Gov. Rick Scott’s ill-fated former economic development chief found himself defending corporate tax incentives during a panel discussion on Florida’s competitiveness hosted by the Charles Koch Institute on Tuesday night.
Jesse Panuccio, who, facing possible rejection from the state Senate, resigned as executive director of the state Department of Economic Opportunity in December, joined two public policy experts for nonprofit think tanks and a Florida State University economics professor during the event at the downtown Grand Bohemian Hotel.
Panuccio was alone among the panelists in his support of using tax dollars to attract out-of-state companies to Florida, although he stressed incentives are a small part of a larger economic development strategy that should also include lower taxes, less regulation and smart investments in infrastructure and education.
Panuccio’s resignation came right before the 2016 legislative session, during which Scott’s top priority was spending $250 million on incentives. Lawmakers balked at his plan and ultimately directed resources toward cutting corporate taxes as well as local property taxes that are used to support education.
“Whether you like incentives or not, realize that … from an economic perspective, once you impose taxes on anyone, as soon as you create an exemption from that tax policy or anything else, you are favoring one group and disfavoring another,” Panuccio said during the panel. “And we do that all the time. We have higher taxes on cigarettes, because we don’t want people to smoke.
“I think I’m the only one on the stage who doesn’t work for a 501(c)(3),” he said, addressing the other panelists. “Your groups all put out an education product, which we like, and so we say, we’ll give you a tax incentive.”
Panuccio then read from his prepared notes how much money the nonprofits represented on the stage — FSU, the James Madison Institute and the Texas Public Policy Foundation — “owe” in taxes.
Sal Nuzzo, vice president of policy and director of JMI’s Center for Economic Prosperity, noted that tax-exempt status for nonprofits is a federal policy. Panuccio responded that they are free from paying state sales taxes.
Later, Panuccio reiterated his point.
“If you say incentives are the worst thing ever, and they’re cronyism, and they’re corporate welfare, fine, but how do you define incentive?” he said. “It’s anything that is differential tax treatment.”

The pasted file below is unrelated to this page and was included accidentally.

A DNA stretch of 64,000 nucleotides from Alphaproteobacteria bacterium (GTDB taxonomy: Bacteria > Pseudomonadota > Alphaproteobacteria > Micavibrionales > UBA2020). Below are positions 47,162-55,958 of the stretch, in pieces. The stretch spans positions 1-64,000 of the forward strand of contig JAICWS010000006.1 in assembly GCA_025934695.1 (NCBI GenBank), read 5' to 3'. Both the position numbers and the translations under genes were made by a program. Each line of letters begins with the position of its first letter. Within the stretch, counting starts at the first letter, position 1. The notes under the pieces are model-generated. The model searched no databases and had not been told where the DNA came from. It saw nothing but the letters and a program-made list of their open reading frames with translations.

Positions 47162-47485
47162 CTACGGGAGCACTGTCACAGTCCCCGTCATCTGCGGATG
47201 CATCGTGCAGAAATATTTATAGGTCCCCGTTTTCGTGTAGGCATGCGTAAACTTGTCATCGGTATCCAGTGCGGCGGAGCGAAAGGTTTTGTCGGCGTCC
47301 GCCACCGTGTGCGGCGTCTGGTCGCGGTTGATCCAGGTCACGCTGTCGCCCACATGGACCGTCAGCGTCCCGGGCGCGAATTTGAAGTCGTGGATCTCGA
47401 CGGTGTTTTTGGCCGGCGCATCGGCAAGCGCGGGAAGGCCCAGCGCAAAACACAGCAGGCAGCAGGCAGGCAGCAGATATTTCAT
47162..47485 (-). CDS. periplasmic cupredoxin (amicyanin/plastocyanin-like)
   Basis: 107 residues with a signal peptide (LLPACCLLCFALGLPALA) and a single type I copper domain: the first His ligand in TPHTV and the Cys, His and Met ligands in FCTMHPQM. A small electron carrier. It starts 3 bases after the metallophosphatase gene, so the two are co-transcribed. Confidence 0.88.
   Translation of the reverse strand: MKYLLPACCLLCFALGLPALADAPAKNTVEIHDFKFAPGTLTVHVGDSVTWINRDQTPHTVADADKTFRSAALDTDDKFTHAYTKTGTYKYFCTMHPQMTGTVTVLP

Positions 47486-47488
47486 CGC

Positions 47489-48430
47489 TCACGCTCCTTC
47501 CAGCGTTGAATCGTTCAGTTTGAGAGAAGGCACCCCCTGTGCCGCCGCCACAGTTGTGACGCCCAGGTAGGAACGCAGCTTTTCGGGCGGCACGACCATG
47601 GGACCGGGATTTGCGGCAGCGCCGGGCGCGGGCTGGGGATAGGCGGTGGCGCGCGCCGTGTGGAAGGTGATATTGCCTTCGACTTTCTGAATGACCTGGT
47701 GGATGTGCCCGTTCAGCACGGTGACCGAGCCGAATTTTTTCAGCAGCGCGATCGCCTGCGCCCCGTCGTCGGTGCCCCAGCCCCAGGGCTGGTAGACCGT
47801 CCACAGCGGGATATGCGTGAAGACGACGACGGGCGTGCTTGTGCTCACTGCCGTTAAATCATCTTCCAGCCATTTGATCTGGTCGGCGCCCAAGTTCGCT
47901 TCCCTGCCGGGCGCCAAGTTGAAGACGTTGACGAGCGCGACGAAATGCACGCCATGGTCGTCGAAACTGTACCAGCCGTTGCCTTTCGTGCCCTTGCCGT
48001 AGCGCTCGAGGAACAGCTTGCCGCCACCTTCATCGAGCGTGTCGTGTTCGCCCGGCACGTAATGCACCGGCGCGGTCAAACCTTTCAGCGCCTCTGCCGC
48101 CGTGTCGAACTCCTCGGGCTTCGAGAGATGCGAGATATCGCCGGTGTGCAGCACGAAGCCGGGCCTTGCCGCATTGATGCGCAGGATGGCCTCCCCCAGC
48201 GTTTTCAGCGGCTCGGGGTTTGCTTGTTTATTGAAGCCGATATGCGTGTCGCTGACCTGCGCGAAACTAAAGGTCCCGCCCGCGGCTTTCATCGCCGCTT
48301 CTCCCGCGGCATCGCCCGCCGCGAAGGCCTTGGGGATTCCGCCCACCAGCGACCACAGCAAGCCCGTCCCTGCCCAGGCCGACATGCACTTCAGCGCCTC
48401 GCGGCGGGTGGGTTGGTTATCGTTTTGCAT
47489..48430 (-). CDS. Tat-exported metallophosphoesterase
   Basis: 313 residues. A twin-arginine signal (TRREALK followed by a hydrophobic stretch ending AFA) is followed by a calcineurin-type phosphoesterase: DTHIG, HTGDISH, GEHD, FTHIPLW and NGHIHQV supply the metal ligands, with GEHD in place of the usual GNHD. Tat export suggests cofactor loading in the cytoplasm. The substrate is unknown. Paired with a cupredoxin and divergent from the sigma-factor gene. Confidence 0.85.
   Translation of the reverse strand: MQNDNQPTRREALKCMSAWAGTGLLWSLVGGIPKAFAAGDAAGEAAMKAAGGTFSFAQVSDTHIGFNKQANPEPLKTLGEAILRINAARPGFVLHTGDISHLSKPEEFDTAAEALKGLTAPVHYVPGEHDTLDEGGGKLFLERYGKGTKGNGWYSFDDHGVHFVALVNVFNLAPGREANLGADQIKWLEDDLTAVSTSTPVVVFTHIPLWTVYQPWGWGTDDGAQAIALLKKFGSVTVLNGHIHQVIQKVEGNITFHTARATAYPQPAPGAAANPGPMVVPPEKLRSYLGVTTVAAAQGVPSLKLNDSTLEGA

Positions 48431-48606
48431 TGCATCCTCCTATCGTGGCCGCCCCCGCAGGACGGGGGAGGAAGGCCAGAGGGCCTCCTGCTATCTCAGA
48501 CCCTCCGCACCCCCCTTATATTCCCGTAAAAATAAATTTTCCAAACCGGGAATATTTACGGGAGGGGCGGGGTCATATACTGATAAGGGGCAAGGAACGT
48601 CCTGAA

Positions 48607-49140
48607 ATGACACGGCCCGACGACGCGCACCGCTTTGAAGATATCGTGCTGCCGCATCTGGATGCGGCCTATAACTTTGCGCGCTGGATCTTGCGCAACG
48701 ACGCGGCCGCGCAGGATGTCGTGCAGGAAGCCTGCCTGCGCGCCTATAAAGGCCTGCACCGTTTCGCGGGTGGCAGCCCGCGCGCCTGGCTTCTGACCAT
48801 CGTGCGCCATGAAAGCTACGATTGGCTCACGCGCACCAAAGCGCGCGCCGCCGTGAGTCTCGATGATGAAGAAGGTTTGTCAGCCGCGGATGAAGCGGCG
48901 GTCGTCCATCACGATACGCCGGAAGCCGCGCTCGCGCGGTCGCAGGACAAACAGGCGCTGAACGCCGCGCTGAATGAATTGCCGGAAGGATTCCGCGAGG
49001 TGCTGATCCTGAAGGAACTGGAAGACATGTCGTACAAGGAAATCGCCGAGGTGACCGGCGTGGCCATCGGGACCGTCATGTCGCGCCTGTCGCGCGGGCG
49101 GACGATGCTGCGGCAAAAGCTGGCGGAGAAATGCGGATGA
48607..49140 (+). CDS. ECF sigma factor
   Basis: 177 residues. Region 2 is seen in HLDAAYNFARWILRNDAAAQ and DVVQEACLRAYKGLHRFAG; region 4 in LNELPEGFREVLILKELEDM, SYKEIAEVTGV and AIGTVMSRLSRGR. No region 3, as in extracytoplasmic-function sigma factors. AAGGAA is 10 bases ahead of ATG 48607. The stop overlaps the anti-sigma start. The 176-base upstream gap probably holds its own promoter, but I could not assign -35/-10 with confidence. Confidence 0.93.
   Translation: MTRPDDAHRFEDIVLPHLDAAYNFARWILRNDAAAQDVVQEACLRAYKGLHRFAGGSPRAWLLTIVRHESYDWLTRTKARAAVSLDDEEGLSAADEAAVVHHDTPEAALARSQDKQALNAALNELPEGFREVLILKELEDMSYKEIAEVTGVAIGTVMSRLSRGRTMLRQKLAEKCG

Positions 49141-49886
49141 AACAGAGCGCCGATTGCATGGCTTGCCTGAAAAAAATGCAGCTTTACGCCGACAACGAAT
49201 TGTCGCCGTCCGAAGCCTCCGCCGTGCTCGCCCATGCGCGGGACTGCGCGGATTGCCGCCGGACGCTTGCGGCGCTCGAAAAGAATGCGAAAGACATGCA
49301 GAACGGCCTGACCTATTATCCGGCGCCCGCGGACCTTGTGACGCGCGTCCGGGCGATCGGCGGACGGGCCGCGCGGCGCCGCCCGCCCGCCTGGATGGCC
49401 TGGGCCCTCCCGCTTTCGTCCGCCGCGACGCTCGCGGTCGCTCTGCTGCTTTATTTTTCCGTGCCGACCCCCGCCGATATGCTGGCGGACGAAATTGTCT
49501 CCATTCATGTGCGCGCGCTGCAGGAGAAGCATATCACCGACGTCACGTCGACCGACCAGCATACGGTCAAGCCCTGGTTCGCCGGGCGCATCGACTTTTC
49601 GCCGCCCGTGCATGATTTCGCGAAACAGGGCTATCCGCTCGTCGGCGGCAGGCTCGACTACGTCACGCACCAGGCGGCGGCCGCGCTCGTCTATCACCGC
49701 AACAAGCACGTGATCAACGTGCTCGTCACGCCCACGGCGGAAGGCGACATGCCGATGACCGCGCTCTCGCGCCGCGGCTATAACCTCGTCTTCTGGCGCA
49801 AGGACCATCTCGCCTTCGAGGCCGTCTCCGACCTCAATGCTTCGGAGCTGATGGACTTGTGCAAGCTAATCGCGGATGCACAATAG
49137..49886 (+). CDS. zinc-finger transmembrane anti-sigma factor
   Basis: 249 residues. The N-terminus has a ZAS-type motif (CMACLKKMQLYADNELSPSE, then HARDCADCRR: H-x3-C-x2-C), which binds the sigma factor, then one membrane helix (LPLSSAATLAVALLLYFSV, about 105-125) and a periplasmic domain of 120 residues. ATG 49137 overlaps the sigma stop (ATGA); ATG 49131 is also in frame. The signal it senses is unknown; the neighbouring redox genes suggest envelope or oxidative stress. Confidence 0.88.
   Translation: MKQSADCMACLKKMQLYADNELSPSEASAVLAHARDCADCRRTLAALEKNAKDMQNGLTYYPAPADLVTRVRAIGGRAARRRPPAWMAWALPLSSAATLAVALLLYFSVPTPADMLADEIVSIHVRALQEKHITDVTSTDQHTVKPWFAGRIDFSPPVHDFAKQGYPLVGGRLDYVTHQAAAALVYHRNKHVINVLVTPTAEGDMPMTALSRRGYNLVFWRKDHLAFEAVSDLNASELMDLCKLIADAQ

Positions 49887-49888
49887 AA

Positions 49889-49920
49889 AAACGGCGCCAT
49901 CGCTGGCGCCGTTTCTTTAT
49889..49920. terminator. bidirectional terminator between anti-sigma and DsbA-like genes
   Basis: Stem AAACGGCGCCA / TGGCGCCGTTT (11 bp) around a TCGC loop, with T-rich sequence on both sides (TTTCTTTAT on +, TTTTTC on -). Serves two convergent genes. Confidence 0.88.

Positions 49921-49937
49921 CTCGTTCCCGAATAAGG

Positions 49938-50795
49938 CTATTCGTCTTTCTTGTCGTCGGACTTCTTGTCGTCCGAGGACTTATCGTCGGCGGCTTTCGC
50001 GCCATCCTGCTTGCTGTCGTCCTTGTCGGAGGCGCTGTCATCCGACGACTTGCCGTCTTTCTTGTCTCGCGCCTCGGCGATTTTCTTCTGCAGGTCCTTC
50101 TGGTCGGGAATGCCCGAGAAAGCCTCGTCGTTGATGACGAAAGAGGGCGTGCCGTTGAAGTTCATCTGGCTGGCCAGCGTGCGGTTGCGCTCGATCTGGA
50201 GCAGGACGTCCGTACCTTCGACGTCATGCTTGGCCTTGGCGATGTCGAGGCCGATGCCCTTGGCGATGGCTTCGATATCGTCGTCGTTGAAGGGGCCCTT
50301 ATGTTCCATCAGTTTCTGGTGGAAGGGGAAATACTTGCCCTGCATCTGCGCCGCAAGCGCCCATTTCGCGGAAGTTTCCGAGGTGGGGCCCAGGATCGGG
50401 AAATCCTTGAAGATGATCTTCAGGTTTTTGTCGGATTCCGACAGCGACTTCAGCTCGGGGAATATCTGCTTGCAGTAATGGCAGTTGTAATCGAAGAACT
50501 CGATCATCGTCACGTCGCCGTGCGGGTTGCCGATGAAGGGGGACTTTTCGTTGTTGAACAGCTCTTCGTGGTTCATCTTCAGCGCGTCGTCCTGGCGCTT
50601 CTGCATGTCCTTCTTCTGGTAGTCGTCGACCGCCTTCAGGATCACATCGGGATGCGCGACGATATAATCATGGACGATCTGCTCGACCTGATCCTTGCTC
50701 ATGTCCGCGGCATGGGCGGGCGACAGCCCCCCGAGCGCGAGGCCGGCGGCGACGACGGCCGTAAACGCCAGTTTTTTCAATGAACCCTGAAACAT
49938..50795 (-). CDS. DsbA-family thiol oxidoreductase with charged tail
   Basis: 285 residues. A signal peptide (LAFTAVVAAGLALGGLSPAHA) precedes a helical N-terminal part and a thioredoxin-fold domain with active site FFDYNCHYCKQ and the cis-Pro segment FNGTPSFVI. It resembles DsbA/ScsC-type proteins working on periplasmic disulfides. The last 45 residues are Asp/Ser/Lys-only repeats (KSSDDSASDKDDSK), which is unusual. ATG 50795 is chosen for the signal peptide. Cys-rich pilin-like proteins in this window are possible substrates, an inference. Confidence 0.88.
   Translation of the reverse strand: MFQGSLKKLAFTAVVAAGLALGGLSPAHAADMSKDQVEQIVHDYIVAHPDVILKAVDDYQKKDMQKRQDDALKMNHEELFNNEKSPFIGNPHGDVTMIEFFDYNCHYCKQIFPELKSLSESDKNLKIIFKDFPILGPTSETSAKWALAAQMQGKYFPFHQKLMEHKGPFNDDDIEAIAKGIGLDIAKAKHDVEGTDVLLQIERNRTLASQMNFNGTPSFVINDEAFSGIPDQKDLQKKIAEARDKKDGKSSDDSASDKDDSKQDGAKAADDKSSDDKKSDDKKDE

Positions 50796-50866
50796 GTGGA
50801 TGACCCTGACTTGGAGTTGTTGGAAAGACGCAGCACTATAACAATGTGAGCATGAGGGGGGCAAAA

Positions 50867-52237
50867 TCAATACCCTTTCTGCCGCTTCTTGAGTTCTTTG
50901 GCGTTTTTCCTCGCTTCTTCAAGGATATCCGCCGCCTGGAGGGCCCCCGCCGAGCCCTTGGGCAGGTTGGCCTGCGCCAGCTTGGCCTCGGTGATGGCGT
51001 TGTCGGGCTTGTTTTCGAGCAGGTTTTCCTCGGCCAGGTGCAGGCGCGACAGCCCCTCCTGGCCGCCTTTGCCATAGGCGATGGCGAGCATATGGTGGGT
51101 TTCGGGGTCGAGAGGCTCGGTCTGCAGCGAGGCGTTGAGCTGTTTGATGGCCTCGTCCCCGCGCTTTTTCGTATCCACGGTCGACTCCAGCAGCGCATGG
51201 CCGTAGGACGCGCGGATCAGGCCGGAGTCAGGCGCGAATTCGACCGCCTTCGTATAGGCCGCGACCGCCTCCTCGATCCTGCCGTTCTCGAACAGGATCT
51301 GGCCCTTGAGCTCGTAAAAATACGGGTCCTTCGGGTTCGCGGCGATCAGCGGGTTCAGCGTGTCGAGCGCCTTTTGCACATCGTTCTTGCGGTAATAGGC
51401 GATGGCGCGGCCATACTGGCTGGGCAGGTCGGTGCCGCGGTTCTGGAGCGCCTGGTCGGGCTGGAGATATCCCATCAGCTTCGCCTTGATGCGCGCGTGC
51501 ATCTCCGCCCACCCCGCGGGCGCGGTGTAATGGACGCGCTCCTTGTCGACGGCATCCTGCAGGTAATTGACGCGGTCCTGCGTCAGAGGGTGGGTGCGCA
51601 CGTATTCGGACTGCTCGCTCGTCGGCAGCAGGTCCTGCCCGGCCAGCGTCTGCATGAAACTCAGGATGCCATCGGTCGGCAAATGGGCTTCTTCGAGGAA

The $250 million in incentives Scott was seeking, he said, is “miniscule” compared to “the the billions that are given away to 501(c)(3)s every year.”
The other panelists were critical of incentives.
Bill Peacock, vice president of research and director of the Center for Economic Freedom at the Texas foundation, said he recently testified before a Senate panel in his home state. Afterward, a senator asked him if he thinks there are any good government economic development programs.
“I said, essentially, no,” Peacock said. “By definition, by design, they are inefficient. They’re taking money from somebody who is really good at making money, because they pay taxes, and they’re giving it to somebody who is not as good at making money, and the government takes its cut in the process. … It’s a net loss.”
Shawn Kantor, the FSU economics professor, called incentives “an overall drag on the economy” that undermine free markets. He also argued they are ineffective.
“They truly are giveaways,” Kantor said. “When executives are thinking about where to locate, the things high on the list: low taxes, reasonable regulations, very importantly an educated workforce — those are about one to seven. And then down at about 16 or something is … incentives.”
Nuzzo celebrated the Legislature’s decision to reject Scott’s proposed incentives during this year’s session, which he called a “sea change” and “paradigm shift.”
“Florida is, at least for the foreseeable future, not going to utilize a pool of taxpayer dollars to attract businesses from outside the state to come in and set up operations,” he said.
Panuccio scoffed at that assertion, taking a jab at lawmakers.
“While the Legislature decided not to fund [Scott’s priorities], I think it is a myth to argue they are not spending on corporations,” he said. “They just moved it from an agency picking those corporations to the Legislature picking them and putting them in line items.
“They gave $1 million to bring Jet Blue to fly to Tallahassee. Who has to fly to Tallahassee every year?” he said. “Let’s not be too holier than thou about what exactly was done this legislative session.”
The panelists agreed the state should focus on K-12 and higher education in order to remain competitive.
Kantor argued Florida is behind many other states in building an educated work force.
Panuccio said former Gov. Jeb Bush’s focus on education, continued by Scott, has fueled Florida’s economic growth. But, he said, the state should spend more money on schools.
“There are lots of things we are spending on that we ought to reallocate to infrastructure and education and other areas, and we don’t for a whole lot of political reasons,” he said.
Panuccio was frustrated that the panelists focused so much of the conversation on incentives, which he argued is a small part of Florida’s economic development strategy.
“The fetishizing of incentives is sort of taking our eye off the ball,” he said.